I’m a Windows user, I have been a Linux user as well but I have found that Windows is a bit less neckbeardy for me, both have their pros and cons. One of the big cons with Windows for me was when I started learning web development.
That was until Windows Subsystem Linux came along 🙏
I love it, you can have a bash shell in Windows and run all your node apps through it too and with the Windows 10 Fall Creators Update WSL is really straightforward to set up.
Quick backstory on why I’m posting this: I nuked my laptop the other day as I was having issues with bash on Windows. Related partly to using nvm with WSL and generally getting frustrated with how my computer was performing. I realise now I over reacted.
So I have had to set up my development environment again from scratch, luckily for me I keep all my settings and config information in a GitHub repo in the event of me getting a new computer or to recover from a catastrophic event [like a nuked computer].
Here’s how I set up my Windows Subsystem Linux for my development environment.
This is my opinionated view on my specif setup and usage of WSL and this is my step by step guide for the next time I have to spin up a development environment from scratch on Windows.
So, after installing WSL from the Microsoft Store and adding your default user, fist thing is to update and upgrade all the things.
1sudo apt update2sudo apt -y upgrade
If you’ve not used any Linux distributions before the
-y in the
upgrade statement is to default the answer to yes for any prompts that
are displayed in the terminal. You might not want to do this, as there
may be some programs you don’t want to update but I do.
You wont have these messages 👆
To compile and install native addons from npm you may also need to
install build tools, I need this for Gatsby images which uses
which in turn uses
1sudo apt install -y build-essential
Installing node via the instructions given on the nodejs.org site
doesn’t give the correct permissions for me, so when trying to
npm install anything I get errors, I found using using
As it’s a fresh install then we can go ahead and use n-install with:
1curl -L https://git.io/n-install | bash
This will install the latest stable version of node 👍
Once the script is complete restart bash with:
1. /home/my_user_name/.bashrc # the n prompt displays this for you to copy pasta
Check your node and npm versions:
1node -v && npm -v
Fish is now my go to shell purely for the auto complete/intellisense 👌 there’s also some nice themes you can get for it too.
There’s two options here, one is to use the standard package that come pre installed with the Ubuntu install or you can use the Fish PPA
Use the standard package:
1sudo apt -y install fish2sudo apt -y upgrade && sudo apt -y autoremove
Use the Fish shell PPA:
1sudo apt-add-repository ppa:fish-shell/release-22sudo apt update && sudo apt -y install fish
Oh My Fish is like a package manager for Fish enabling the instal of packages and themes.
1curl -L https://get.oh-my.fish | fish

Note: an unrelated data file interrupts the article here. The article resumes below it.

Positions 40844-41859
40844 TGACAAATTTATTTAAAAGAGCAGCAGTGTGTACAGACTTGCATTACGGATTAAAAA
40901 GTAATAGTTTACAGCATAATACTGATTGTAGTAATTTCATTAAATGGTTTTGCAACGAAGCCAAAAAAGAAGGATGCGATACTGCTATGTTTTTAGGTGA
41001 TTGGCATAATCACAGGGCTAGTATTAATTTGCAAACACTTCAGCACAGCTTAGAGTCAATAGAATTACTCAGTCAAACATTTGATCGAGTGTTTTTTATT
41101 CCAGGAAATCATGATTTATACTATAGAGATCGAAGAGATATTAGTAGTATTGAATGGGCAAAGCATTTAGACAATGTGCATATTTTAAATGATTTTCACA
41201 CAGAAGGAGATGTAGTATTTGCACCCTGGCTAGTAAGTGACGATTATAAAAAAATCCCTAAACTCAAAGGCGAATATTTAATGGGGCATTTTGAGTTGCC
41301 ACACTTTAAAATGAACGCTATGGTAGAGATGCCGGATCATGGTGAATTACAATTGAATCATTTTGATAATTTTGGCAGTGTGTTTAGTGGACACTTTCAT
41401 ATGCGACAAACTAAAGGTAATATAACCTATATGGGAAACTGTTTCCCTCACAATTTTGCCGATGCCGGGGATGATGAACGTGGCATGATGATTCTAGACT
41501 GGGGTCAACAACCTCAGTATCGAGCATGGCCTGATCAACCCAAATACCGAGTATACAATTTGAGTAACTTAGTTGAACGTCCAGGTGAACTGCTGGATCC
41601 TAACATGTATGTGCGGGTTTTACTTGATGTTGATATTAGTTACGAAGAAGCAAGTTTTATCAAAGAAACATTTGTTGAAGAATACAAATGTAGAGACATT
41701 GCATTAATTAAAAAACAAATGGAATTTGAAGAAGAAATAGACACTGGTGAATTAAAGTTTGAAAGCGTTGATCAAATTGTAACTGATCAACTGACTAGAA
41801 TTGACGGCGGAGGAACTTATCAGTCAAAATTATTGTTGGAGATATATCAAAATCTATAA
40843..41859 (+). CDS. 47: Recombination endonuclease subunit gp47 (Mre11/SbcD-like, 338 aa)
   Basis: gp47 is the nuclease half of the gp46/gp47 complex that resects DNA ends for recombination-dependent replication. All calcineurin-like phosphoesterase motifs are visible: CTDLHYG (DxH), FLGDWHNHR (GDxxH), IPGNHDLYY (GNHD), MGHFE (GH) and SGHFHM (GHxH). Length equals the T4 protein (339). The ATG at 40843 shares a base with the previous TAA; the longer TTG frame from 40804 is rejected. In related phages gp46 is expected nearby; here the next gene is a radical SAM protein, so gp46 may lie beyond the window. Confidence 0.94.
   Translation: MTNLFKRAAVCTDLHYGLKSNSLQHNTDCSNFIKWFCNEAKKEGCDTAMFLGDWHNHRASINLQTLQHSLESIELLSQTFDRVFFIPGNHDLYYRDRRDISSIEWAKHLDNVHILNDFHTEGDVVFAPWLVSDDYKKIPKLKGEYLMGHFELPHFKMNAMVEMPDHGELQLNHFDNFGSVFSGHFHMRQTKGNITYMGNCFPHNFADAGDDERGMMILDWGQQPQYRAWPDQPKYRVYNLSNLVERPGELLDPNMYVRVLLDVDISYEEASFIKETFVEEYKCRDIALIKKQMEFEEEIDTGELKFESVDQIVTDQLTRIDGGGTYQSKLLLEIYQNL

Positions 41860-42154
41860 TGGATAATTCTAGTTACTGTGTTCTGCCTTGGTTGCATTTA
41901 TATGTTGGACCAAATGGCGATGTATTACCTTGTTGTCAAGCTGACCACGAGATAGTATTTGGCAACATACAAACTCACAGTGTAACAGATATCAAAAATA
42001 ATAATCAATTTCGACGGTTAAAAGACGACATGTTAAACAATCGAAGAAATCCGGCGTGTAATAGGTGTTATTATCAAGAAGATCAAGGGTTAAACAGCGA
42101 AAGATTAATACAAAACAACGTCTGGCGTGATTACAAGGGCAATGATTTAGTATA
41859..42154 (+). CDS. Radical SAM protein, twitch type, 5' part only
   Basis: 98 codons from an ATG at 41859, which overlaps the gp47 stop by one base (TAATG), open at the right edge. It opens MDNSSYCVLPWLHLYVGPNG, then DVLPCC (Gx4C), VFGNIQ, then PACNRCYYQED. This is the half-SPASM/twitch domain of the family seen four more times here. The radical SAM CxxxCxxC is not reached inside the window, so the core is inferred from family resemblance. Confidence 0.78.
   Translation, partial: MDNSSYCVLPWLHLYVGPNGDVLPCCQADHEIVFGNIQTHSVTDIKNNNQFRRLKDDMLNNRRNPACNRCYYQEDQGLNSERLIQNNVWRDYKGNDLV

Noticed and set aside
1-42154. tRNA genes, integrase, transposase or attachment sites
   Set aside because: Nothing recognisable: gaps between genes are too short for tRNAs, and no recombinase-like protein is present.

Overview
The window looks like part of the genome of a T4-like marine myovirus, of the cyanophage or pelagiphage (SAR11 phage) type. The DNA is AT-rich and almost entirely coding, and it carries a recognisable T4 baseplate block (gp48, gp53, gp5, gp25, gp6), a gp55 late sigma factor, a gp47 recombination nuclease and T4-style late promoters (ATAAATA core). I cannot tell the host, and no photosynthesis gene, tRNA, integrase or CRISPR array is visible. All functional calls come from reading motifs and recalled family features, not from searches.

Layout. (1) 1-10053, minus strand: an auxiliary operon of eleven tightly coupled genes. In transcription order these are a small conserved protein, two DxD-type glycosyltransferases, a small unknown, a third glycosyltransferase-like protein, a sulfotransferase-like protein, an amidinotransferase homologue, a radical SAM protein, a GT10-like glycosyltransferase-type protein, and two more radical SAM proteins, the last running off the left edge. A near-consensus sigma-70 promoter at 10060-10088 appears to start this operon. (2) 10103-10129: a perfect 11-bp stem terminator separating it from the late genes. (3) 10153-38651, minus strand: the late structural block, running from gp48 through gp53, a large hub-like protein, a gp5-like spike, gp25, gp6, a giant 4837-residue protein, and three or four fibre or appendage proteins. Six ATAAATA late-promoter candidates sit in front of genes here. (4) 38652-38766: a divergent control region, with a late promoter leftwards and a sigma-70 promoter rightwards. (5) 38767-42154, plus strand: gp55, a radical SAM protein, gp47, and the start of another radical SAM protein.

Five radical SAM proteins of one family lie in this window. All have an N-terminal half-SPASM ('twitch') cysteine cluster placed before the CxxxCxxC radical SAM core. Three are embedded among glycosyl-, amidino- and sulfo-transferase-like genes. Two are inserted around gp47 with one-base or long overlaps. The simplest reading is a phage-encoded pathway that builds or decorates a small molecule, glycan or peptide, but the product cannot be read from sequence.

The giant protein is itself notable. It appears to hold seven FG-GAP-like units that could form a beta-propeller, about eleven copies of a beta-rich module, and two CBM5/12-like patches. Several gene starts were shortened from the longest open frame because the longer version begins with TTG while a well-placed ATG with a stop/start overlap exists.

1omf install clearance
Ok, so that is a basic setup for WSL, you’ll probably want to get Git set up now, I have been using SSH over HTTPS for a while now on WSL.
At the time of writing this WSL Git integration with VSCode doesn’t work so I have added a Git install to my windows machine, you can omit this and go full Git via the terminal but I really like the VSCode git integration.
To get SSH set up on your machine take a look at this handy SSH setup. I say SSH instead of HTTPS 1. because I had all sorts of issues with the Git credential manager and the keyring manager in the end it was actually quicker to create an SSH key and authenticate with GitHub - the guide I linked walks you through it.
If you have all your dotfiles backed up in a GitHub repo then now is
a good time to add them to your WSL folder, the last times I did this
I manually set the permissions after moving each of the the files but
have since discovered
rsync to move all the files.
1rsync -avzh /mnt/c/Users/dotfiles/ ~/
That will copy the contents of my
dotfiles folder to the
directory in WSL, you can check them with:
1ls -la ~/
I copied across my
pictured here and you can see that the permissions are not consistent
So, the only way I know how to change the file permissions is with
chmod to get the ordinals of a similar file use
1stat -c "%a %n" ~/.*
This will list out all everything that begins with a
. here’s mine:
1777 /home/scott/.2755 /home/scott/..3600 /home/scott/.bash_history4644 /home/scott/.bash_logout5644 /home/scott/.bashrc6777 /home/scott/.cache7777 /home/scott/.config8777 /home/scott/.gitconfig9777 /home/scott/.gitignore10777 /home/scott/.local11777 /home/scott/.npm12777 /home/scott/.npmrc13644 /home/scott/.profile14644 /home/scott/.sudo_as_admin_successful
I only want to change
.npmrc here so
I’m going to do this:
1chmod 644 .gitconfig .gitignore .npmrc
And now my files look like this. 👍
Ok now were up and running with an up to date Ubuntu install, node and fish terminal. Of course there’s still the case of installing all your global npm packages you want for development now.